Tax Payment and Registration Issues for Irish Citizens Born in Northern Ireland or UK Citizens in Dealing with Property in the Republic of Ireland
Tughans’ Real Estate Department discuss issues arising when a person, not ordinarily resident in the Republic of Ireland and not holding the Irish equivalent of a UK National Insurance Number (called a Personal Public Service Number “PPS Number”), seeks to buy or sell, grant a lease, or take a lease of property in the Republic of Ireland.
Prior to 2009, property located in the Republic of Ireland could be transacted by persons not having a PPS number (being such persons who had never worked in the Republic of Ireland or who had never claimed welfare entitlements and so therefore had never received a PPS number). From 2009 onwards, persons dealing in Republic of Ireland property need PPS numbers to register for and obtain Certificates of Discharge and/or Certificates of Exemption for NPPR Charge (as referred to hereafter) and obtain receipts for payment of LPT and Household Charge (also referred to hereafter). In addition, PPS numbers are now needed to allow both a vendor and a purchaser to register on the Irish Revenue Commissioner’s online stamp duty payment system (“ROS”) and so allow payment of stamp duty on executed deeds to be completed after a property transaction has concluded.
The post 2009 property taxes affecting Republic of Ireland property are explained as follows:
1. Non Principal Private Residence (NPPR) Charge
Non Principal Private Residence (NPPR) charge is an annual charge that applied from 2009-2013 (inclusive) in respect of residential property located in the Republic of Ireland that was not the main owner’s principal private residence (such as a holiday home or buy to let residential property) and applies to persons resident in the Republic of Ireland and overseas owners (including Irish citizens born and ordinarily resident in Northern Ireland and UK Citizens not ordinarily resident in the Republic of Ireland).This amounted to a charge of €200 at each of the liability dates (the 2009 liability date was 31 July with the tax to have been paid by 30 September 2009 and for the years 2010, 2011, 2012 and 2013 the liability date is 31 March in each of those years with the tax to have been paid by 31 May in each of those years). If these monies were not paid in the years 2009 to 2013 (inclusive), the overall tax payable, incorporating late payment fees and penalties, now stands and is capped at €7,230 to 31 August 2014. Such a property tax was levied (subject to certain exceptions) if:-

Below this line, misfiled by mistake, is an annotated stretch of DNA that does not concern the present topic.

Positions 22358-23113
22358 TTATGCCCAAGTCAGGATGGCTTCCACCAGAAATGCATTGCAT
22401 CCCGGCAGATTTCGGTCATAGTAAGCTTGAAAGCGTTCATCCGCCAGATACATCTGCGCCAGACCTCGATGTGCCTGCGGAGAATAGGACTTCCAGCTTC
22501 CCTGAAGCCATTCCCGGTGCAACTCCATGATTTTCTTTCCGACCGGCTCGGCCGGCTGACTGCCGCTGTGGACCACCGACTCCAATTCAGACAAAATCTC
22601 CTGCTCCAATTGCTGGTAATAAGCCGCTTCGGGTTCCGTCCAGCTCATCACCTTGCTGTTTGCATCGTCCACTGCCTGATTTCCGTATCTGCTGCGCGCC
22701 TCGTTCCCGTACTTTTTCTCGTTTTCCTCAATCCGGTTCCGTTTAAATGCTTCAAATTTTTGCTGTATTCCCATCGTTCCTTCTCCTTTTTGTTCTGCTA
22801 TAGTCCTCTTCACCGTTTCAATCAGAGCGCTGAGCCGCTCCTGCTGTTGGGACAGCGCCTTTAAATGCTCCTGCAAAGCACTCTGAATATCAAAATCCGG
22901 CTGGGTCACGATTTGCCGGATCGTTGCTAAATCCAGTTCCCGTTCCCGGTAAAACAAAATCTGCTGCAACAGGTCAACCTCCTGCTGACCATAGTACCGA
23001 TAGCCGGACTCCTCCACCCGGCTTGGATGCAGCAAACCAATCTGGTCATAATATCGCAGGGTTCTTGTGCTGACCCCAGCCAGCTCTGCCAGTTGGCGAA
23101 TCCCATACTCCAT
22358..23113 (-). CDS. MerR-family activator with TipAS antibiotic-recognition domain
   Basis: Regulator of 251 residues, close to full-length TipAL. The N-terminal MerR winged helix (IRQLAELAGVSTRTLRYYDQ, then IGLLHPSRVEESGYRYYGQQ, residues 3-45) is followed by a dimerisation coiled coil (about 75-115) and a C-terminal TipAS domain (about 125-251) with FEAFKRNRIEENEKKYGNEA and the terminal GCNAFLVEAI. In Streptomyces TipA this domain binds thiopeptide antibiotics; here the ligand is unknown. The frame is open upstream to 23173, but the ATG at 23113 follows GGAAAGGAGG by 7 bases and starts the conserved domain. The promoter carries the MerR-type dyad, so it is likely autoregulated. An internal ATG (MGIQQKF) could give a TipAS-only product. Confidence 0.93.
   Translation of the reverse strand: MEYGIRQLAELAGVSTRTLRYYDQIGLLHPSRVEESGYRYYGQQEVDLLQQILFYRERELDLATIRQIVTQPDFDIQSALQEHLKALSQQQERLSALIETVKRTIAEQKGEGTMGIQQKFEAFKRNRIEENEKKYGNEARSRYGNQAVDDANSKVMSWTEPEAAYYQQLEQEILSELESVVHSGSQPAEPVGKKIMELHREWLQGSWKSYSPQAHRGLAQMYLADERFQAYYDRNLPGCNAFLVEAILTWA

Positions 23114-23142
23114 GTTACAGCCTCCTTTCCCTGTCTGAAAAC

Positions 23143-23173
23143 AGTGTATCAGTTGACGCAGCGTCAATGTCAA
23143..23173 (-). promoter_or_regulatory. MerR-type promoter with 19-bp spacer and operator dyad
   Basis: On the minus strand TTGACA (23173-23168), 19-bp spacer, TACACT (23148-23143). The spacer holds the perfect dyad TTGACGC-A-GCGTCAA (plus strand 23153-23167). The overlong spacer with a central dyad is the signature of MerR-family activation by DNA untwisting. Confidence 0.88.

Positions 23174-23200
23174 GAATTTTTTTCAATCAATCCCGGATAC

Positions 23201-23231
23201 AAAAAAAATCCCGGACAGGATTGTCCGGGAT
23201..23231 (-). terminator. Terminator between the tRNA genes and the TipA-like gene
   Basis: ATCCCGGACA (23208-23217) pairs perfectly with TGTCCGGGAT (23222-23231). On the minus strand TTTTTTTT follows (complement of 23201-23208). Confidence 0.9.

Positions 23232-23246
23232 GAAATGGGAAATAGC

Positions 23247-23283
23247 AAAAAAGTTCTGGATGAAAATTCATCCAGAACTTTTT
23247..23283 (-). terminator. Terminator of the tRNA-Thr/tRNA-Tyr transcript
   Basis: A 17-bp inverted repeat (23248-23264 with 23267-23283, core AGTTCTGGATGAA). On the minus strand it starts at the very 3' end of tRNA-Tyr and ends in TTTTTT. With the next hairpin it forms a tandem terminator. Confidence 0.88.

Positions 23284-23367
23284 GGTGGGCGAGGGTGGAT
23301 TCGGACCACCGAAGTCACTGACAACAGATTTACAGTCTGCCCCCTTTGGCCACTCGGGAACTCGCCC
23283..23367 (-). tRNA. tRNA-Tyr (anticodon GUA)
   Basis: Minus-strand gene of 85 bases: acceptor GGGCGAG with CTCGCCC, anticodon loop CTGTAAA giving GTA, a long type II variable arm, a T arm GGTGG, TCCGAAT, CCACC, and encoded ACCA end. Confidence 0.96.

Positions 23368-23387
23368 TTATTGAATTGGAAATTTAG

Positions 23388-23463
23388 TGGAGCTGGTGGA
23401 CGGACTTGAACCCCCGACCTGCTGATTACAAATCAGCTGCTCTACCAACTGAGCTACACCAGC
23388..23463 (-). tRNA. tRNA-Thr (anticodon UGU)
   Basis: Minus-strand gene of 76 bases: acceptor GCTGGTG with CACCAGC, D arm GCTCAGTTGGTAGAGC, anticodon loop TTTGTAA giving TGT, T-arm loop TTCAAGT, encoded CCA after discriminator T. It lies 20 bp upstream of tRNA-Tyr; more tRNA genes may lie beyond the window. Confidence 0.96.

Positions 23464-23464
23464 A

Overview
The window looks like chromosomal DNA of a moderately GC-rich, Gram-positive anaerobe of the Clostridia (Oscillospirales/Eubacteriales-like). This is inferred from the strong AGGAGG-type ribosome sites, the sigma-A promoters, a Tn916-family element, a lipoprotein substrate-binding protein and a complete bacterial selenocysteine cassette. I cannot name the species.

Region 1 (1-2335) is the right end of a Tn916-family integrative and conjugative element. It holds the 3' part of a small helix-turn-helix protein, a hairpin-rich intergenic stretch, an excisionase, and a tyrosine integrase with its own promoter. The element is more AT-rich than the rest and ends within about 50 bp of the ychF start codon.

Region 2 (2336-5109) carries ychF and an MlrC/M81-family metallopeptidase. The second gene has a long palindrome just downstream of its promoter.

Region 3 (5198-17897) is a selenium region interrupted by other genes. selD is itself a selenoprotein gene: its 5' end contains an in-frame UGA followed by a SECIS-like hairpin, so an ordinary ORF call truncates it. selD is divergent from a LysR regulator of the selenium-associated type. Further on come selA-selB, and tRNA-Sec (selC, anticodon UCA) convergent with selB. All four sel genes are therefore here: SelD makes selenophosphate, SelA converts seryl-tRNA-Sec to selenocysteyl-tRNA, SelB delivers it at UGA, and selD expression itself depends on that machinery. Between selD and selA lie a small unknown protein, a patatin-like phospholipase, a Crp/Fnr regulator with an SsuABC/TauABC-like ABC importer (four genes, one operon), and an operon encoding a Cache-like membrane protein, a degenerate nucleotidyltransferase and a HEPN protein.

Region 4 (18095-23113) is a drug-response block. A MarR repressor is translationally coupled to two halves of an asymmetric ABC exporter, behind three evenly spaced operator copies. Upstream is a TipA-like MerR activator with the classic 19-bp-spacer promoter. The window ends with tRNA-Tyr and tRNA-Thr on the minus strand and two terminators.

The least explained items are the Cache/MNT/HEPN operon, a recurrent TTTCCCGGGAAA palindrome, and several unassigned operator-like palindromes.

- You owned more than one home;
- You owned only one home and this home was not your principal private residence;
- You lived abroad (including, inter alia, Northern Ireland, England, Wales or Scotland) and you owned residential property in the Republic of Ireland.
2. Household Charge
In 2012, a Household Charge of €100 was levied on all residential property in the Republic of Ireland to fund local services. This was a charge payable on residential property on 1 January 2012 by a registered owner of such residential property even if they lived abroad (including Irish citizens born and ordinarily resident in Northern Ireland and UK Citizens not ordinarily resident in the Republic of Ireland). Since 1 July 2013, any outstanding Household Charge has been increased to €200 and added to Local Property Tax payable (See 3 below). Additional arrears were capped at €130 in April 2013, €144 in May 2013 and €145 for June 2013.
3. Local Property Tax (LPT)
In 2013, an annual Local Property Tax (LPT) was charged on all residential property located in the Republic of Ireland (subject to certain exceptions). Registered owners of residential property are liable and the tax is based on a self assessment of the market value of the property on certain liability dates. The liability date was 1 May 2013 for 2013 and from 2014 onwards the liability date is always 1 November in the preceding year so, for example, 1 November 2014 is the liability date for the year 2015 as determined by certain value bands that are applicable to 2019 when they will likely be revised. The tax is based on the market value of the applicable residential property on the open market on the liability date(s).
See link below to calculate Local Property Tax calculation of liability for 2017.